Gail stood by John through everything, even though it hurt her to see the defeat in his eyes. Even during their toughest times, John had been her rock; but the man she saw in court as the sentence came down was just an empty shell.
Before he was taken away they were allowed a few moments.
Holding Mark in her arms, weeping, Gail said, “I’ll wait for you, John.”
“No, please don’t,” he said, “I’ve made a mess of my life. You need to start fresh, find a good man, a better man, to raise our son.”
She kept shaking her head no as she cried in his arms until they took him away.
Mark was confused and upset that his father wasn’t there, but he was very young and soon adjusted.
Life in prison was both better and worse than he imagined. There was no cell mate named Bubba, and he didn’t have to worry about dropping his soap in the shower.
However, the boredom and monotony were soul-crushing, and the food simply sucked.
The only saving graces were Gail’s monthly visits, and the opportunity to further his education while behind bars.
Gail felt that she had to go, even though it nearly killed her every time to see this once proud man reduced to ... what? She just couldn’t find the words to describe the man that she once loved with all her heart.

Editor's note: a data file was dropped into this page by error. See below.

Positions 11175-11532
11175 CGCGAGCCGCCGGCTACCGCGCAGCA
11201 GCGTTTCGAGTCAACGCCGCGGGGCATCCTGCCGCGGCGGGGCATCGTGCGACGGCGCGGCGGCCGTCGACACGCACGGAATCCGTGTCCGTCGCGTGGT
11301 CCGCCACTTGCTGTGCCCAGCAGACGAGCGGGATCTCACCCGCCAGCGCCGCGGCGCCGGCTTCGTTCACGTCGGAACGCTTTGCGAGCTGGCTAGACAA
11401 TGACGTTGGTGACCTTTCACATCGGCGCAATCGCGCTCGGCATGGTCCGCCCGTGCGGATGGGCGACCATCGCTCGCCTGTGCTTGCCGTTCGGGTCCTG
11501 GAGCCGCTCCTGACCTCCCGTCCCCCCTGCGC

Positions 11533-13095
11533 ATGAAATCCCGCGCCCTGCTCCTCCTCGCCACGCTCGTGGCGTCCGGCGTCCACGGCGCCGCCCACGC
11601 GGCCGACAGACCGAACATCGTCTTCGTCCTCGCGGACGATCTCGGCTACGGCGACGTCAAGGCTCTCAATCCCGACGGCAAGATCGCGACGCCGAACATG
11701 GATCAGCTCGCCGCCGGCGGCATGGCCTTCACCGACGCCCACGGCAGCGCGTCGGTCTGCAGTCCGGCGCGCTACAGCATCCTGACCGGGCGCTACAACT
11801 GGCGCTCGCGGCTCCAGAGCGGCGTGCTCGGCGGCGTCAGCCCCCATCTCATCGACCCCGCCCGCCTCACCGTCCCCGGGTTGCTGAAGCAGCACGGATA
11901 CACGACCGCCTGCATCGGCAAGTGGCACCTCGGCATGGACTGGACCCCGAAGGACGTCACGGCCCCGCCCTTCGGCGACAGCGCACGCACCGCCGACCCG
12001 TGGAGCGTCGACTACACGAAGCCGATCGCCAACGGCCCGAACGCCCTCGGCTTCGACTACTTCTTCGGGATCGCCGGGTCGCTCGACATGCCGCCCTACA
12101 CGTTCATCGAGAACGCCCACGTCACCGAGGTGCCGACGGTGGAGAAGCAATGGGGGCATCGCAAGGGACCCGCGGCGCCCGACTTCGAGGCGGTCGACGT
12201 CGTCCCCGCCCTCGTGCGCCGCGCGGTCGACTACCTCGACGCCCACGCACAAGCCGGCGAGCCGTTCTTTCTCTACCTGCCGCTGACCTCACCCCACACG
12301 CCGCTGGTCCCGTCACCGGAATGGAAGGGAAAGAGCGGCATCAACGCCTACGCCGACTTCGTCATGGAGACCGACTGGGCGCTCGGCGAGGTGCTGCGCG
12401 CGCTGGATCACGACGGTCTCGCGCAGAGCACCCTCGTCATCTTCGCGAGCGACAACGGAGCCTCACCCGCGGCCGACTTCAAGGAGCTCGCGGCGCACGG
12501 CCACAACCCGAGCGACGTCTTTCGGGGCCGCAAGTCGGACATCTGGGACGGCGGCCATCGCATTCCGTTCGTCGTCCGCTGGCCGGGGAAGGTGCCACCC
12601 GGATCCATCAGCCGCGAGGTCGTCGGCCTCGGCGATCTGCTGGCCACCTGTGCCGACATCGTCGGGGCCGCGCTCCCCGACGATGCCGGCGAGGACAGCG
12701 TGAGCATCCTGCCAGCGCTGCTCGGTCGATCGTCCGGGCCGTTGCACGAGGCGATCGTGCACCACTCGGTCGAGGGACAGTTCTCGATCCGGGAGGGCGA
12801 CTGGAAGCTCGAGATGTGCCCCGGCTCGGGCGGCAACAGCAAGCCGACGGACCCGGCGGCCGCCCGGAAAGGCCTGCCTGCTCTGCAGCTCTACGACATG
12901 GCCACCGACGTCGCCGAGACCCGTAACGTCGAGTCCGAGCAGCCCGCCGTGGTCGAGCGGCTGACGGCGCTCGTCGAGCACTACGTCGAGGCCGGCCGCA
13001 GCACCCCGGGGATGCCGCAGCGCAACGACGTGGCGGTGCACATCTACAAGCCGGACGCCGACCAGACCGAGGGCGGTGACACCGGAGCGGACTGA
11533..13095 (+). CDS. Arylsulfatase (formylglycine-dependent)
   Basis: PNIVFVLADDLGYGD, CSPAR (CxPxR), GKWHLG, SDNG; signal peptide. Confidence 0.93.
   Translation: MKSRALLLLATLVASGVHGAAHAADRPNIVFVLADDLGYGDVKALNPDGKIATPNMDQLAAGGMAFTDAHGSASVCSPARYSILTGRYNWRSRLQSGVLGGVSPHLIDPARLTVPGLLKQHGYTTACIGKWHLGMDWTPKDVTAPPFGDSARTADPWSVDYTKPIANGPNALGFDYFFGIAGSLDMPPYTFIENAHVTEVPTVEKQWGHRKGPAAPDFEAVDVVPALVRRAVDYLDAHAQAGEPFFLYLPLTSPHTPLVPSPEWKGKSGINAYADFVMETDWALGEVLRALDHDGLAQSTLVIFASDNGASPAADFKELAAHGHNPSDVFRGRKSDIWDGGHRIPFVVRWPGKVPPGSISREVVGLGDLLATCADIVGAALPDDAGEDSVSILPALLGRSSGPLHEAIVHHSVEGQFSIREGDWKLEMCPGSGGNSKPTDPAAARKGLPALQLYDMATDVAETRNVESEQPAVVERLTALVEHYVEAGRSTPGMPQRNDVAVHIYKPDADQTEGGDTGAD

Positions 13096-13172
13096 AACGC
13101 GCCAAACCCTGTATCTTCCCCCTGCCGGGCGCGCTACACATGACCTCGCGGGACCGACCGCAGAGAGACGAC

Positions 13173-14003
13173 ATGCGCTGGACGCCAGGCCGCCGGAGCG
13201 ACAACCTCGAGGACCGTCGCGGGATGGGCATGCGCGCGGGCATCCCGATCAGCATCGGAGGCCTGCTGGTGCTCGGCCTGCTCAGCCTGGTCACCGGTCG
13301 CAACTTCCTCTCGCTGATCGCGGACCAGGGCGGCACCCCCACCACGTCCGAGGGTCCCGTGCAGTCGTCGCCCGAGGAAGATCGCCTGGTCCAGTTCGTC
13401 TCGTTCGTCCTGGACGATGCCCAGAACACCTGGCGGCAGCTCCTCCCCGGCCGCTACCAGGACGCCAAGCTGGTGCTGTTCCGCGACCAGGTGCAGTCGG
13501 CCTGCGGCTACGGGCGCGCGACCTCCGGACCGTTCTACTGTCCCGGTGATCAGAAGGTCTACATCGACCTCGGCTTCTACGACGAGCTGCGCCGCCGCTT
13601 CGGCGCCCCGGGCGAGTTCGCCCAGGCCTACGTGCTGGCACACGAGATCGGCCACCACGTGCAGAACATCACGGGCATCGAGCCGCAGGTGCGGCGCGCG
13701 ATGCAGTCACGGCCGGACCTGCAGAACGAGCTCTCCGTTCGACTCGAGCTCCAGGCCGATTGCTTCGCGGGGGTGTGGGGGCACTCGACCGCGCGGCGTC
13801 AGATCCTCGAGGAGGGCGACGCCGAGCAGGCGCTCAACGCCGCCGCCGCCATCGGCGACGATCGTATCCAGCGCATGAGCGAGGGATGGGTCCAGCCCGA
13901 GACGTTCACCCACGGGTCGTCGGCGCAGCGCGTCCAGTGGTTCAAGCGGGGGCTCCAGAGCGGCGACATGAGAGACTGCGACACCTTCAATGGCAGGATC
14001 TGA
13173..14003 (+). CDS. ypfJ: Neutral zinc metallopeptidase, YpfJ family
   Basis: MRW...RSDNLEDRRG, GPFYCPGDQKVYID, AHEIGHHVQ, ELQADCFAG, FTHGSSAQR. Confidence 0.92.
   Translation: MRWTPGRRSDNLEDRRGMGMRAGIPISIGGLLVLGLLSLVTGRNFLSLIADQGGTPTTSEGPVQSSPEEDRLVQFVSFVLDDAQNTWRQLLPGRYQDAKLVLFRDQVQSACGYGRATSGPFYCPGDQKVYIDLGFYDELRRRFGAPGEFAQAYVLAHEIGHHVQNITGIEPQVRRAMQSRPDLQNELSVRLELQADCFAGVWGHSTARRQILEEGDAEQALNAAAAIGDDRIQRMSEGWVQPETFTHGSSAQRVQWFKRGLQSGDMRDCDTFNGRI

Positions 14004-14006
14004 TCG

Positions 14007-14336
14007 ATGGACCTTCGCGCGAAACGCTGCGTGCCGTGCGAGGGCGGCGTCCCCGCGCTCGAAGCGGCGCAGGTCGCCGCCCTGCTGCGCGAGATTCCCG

It was John who urged her to get a divorce, to start a new life, and Gail resisted, but she finally gave in to the inevitable and he received the divorce papers. He shed a few tears as he signed them and sent them back.
Even though they were divorced, Gail still felt a connection with John that wouldn’t let her get close to another man. That is, until David came into her life.
David was a semi-regular customer at the diner where she worked, and when she stopped wearing her rings he became much more regular. At first, they engaged in the simple flirting that many waitresses do, especially with regulars, but eventually, David asked her out on a date.
After some initial reluctance, Gail went out on some dates, and on her next visit, John could tell that something had changed, but he was afraid to ask, and Gail was afraid to tell.
Gail’s relationship with David grew, and her visits continued for a few more months, until the day that John knew would come someday.
“John,” she said, “I ... I’ve met someone, and it looks like it’s serious. I ... I’m sorry, John.”
“It’s okay, Gail,” he said, though neither of them really believed it, “but I don’t think you should come to visit anymore, it’s just too hard for me.”